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Who was I?

Just reread a handful of my oldest entries, and omg I was really fucking annoying and full of shit!

Ships passing in the night

On Friday nights when I'm alone, I start to feel a lonely nostalgia creep over me. I start thinking about all the people who have passed through my life, and I wonder what they're doing right now. I wonder if they ever think about me in a similar fashion.

I came here tonight because it offers me some connection to the past, a safe way to revisit a treacherous landscape. But now that I'm here, I don't really have anything significant to say.

Aug. 4th, 2011

Sometimes, I feel like I have nothing.

Posted via LiveJournal.app.

Writer's Block: Brush with stardom

Have you ever stumbled across a celebrity in your daily life? Was it more or less exciting than you would have expected? Do you have any interest in meeting media stars?

Three times:

1) Ethan Hawke - I bumped into him on the subway in NYC.  Literally bumped into him.

2) Bill Maher - He was having drinks at the Algonquin Hotel lobby.  My SO and I were pretending to be fancy and were drinking there too.

3) Mike Meyers - He frequents this bar in the Lower East Side that I go to on occassion.  He was eating a sandwich and looked pretty relaxed.

Neither of these three were all that exciting, which is what I expected.  I don't think I'm the type of person who really cares.  I was a bit excited about Ethan Hawke as I was new to working in the city and it was my very first celebrity sighting.  In NYC, I probably have crossed paths with other celebrities but have failed to notice...which is probably why celebrities like to hang out in New York.  They can blend in and nobody thinks about it. 

Hm.

Ok, you might think I'm crazy but I seriously believe that the apocalypse is upon us.

In the past year or so, there have been several events that - to me - seem almost biblically prophetic in nature.  I know what you're thinking: Kristin, you've read too many apolocalyptic novels and destruction folklore/myth, it's making you see fiction where there is only strange facts.

Fair enough but humor me anyhow.

1) The Weather.  Don't even pretend like you haven't noticed how hodge podge fucked the weather has been in the past year, let alone the past few years.  I remember the winter of my senior year, there was a stretch of a few days when it was really warm out even though we were in the dead of the coldest month.  This stretch lasted long enough to make the trees bud tiny little flowers.  In the middle of January.  I thought then that it seemed to hint at something large and sinister taking place in nature, in the universe.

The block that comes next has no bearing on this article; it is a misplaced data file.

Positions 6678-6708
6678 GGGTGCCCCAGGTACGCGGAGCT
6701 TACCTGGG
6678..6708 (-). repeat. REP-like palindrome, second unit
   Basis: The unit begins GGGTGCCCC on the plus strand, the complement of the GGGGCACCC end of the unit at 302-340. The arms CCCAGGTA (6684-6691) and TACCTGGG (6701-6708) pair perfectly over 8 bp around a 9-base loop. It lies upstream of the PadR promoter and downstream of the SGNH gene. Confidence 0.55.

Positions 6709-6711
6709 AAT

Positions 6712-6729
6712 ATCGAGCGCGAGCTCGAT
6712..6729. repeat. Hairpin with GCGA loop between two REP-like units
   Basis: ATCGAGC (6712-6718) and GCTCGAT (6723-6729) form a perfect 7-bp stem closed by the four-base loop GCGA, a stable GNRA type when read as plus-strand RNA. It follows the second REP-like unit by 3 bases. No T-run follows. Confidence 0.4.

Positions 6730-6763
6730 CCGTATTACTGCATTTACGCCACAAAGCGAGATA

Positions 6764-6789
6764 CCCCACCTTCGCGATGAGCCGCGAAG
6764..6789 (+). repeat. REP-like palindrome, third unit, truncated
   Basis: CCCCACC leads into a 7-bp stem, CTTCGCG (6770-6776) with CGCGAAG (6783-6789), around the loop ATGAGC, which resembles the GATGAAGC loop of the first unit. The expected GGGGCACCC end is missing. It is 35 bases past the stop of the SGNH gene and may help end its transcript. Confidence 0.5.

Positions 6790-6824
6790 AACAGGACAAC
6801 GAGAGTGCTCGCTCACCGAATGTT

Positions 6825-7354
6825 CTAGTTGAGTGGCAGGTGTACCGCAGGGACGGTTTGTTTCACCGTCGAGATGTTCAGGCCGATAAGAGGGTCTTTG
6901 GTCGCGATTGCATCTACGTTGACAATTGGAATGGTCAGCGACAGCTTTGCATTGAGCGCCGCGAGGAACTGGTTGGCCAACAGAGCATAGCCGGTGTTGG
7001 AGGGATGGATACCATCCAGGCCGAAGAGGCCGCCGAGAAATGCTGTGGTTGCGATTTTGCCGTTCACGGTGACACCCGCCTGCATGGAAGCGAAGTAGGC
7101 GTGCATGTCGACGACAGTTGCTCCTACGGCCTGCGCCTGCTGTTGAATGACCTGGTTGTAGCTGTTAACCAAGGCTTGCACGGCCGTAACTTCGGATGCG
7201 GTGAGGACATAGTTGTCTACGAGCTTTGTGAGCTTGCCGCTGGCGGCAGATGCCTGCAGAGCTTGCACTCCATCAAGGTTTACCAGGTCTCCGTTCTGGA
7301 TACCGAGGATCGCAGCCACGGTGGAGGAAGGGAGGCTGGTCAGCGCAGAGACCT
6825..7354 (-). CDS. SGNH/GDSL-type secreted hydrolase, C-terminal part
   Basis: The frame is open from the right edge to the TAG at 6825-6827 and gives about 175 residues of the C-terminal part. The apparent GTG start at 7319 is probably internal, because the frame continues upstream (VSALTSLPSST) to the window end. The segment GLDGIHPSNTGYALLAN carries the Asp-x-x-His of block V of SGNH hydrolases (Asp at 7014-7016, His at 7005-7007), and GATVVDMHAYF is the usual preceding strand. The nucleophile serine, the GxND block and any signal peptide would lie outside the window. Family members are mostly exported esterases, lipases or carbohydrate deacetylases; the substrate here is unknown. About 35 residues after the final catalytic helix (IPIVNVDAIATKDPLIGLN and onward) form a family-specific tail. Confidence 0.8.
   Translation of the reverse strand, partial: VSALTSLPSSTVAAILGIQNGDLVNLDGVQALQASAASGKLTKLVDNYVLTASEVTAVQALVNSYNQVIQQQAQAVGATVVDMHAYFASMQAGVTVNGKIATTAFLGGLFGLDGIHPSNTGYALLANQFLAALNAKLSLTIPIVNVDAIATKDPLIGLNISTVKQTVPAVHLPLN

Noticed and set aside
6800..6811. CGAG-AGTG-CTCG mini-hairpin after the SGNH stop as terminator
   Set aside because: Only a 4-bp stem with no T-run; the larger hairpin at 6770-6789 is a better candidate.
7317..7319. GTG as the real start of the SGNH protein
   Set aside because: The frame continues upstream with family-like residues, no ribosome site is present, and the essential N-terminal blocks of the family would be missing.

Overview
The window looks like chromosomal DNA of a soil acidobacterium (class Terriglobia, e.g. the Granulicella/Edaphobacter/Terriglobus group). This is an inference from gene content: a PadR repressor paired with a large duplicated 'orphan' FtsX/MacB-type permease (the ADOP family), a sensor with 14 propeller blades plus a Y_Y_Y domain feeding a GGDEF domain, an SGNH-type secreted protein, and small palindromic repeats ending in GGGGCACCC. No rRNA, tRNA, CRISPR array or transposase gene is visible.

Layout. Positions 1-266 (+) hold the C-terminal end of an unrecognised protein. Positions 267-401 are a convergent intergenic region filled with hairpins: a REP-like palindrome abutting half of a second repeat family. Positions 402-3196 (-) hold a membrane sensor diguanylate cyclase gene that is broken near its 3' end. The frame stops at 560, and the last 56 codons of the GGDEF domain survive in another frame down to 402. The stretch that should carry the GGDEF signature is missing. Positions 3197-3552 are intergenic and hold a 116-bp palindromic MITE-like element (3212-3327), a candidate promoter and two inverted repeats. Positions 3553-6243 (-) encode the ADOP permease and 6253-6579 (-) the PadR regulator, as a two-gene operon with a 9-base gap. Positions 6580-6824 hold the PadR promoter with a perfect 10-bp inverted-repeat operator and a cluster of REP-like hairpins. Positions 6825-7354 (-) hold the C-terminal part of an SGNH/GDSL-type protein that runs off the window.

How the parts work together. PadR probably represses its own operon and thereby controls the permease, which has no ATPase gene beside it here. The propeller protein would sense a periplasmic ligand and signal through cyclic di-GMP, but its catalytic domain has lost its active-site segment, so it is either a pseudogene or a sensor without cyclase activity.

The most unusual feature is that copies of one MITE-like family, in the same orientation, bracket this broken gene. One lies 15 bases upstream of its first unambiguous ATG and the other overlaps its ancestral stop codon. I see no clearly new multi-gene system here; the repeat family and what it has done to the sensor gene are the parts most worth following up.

Plus we've had these blizzards.  If it wasn't so cold out, they would have been raging storms, a dark sign always.  Maybe it was because I was raised Catholic in a weird church but I have always associated strange weather patterns with God.  God makes fire falls from the sky, makes the sun disappear behind the moon (I guess God is a Pink Floyd fan), causes the world to be flooded over, basically turns nature against man.  And if it's not any Western concept of God that's doing it, it's someone or something else.  Every culture talks about the weather and the cruelty of nature through gods, spirits, demons, whathaveyou.

2) Obama is president.  Take this whole paragraph with a grain of salt.  I'm not implying what you think I'm implying.  Anyway, my dad once read this Christian fictional series about the rapture.  In it, the anti-christ comes to earth disguised as a powerful charismatic politician.  Now, I don't think Obama is the anti-Christ whatsoever.  Not what I am saying.  However, I find it interesting that he shares a lot of those characteristics that defined the anti-Christ character in the book series.  But Obama definitely shows more weakness.  He reminds me of a Faustian type character in a way.  Something tragic and brilliant.  But the whole story of Obama also to me sounds odd sometimes.  A young ambitious black politician quickly rising to complete power.  A president who is haunted by his celebrity status.  I don't know, something sinister rings inside of the story.

3) Earthquakes.  Need I say more?  Two huge ones not too far apart from one another.  One of which alters the earth's axis.  Strange strange strange.

4) Two of the oldest people in America (including the absolute oldest) died within hours of one another the other day.  That is so rare, I wonder what the odds were for it.  To me, this has the making of a myth.  Two old and wise prophets dying as if something is taking them.  Reminds me of the stories of Methuselah and Enoch.  Kind of.

5) I stick by this even though people think I'm kidding.  The show Jersey Shore.  There is something so horrific about it that makes me certain that it signifies some deep conflict in the universe.  In Watchmen, Ozzy can see deeper patterns by watching TV essentially.  He can see an underlying theme beneath the surface.  Well, the underlying theme I see in Jersey Shore is one of destruction.